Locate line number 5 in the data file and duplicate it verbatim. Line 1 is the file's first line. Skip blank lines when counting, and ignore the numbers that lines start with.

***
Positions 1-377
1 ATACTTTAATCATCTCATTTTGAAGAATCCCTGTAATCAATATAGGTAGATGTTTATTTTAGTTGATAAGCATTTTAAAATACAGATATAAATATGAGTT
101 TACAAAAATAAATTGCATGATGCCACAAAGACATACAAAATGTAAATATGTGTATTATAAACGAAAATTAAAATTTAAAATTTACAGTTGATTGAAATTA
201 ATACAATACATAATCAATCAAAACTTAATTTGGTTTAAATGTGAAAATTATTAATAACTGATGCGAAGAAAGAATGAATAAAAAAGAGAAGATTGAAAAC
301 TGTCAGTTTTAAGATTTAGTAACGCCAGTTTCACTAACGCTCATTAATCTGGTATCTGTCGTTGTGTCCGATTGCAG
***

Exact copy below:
301 TGTCAGTTTTAAGATTTAGTAACGCCAGTTTCACTAACGCTCATTAATCTGGTATCTGTCGTTGTGTCCGATTGCAG